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|The Europeans||Henry James|
|Page 6 of 9||
"If you wish to 'amuse' me," the Baroness declared, "you need go to no further expense. You amuse me very effectually."
He sat down opposite to her; she still held her fan up to her face, with her eyes only showing above it. There was a moment's silence, and then he said, returning to his former question, "Have you sent that document to Germany?"
Again there was a moment's silence. The expressive eyes of Madame M; auunster seemed, however, half to break it.
"I will tell you--at Niagara!" she said.
She had hardly spoken when the door at the further end of the room opened-- the door upon which, some minutes previous, Eugenia had fixed her gaze. Clifford Wentworth stood there, blushing and looking rather awkward. The Baroness rose, quickly, and Acton, more slowly, did the same. Clifford gave him no greeting; he was looking at Eugenia.
"Ah, you were here?" exclaimed Acton.
"He was in Felix's studio," said Madame Munster. "He wanted to see his sketches."
Clifford looked at Robert Acton, but said nothing; he only fanned himself with his hat. "You chose a bad moment," said Acton; "you had n't much light."
"I had n't any!" said Clifford, laughing.
"Your candle went out?" Eugenia asked. "You should have come back here and lighted it again."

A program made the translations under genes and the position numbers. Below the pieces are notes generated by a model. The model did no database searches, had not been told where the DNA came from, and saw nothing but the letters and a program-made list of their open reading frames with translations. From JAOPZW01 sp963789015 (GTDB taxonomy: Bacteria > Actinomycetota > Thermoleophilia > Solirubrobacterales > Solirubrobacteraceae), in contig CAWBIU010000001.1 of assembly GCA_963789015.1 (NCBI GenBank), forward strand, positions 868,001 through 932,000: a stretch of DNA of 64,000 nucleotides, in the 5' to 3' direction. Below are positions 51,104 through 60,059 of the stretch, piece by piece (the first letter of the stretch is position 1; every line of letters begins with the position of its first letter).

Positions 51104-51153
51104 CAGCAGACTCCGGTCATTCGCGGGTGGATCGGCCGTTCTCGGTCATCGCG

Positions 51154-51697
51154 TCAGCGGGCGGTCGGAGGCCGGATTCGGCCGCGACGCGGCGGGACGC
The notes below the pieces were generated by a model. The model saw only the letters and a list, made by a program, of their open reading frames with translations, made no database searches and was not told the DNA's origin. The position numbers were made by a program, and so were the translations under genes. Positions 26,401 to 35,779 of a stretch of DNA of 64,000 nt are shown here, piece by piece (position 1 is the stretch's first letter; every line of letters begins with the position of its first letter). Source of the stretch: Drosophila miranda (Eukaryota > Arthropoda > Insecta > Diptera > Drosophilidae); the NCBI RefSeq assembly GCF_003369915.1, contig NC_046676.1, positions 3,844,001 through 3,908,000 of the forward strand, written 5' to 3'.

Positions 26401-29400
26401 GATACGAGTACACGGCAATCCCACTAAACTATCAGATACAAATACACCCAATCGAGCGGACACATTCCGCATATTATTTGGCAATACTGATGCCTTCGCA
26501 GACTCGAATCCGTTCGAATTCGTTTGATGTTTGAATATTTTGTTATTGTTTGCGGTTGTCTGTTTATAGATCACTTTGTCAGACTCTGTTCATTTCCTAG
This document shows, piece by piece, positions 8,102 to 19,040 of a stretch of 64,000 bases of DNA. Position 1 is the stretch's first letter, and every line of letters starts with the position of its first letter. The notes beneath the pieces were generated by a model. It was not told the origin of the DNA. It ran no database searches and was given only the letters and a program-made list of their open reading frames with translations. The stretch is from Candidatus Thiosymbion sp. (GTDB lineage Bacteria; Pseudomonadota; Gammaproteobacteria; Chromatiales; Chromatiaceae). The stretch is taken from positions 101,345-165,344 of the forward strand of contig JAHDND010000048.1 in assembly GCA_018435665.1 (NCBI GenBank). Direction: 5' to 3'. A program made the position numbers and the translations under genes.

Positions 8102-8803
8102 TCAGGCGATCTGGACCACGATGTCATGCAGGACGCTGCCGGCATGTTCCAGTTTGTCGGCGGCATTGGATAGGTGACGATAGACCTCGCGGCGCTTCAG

Clifford looked at her a moment. "So I have--come back. But I have left the candle!"
Eugenia turned away. "You are very stupid, my poor boy. You had better go home."
"Well," said Clifford, "good night!"
"Have n't you a word to throw to a man when he has safely returned from a dangerous journey?" Acton asked.
"How do you do?" said Clifford. "I thought--I thought you were"-- and he paused, looking at the Baroness again.
"You thought I was at Newport, eh? So I was--this morning."
"Good night, clever child!" said Madame Munster, over her shoulder.
Clifford stared at her--not at all like a clever child; and then, with one of his little facetious growls, took his departure.
"What is the matter with him?" asked Acton, when he was gone. "He seemed rather in a muddle."
Eugenia, who was near the window, glanced out, listening a moment. "The matter--the matter"--she answered. "But you don't say such things here."
"If you mean that he had been drinking a little, you can say that."
"He does n't drink any more. I have cured him. And in return-- he 's in love with me."
It was Acton's turn to stare. He instantly thought of his sister; but he said nothing about her. He began to laugh. "I don't wonder at his passion! But I wonder at his forsaking your society for that of your brother's paint-brushes."
Eugenia was silent a little. "He had not been in the studio. I invented that at the moment."
"Invented it? For what purpose?"
"He has an idea of being romantic. He has adopted the habit of coming to see me at midnight--passing only through the orchard and through Felix's painting-room, which has a door opening that way. It seems to amuse him," added Eugenia, with a little laugh.
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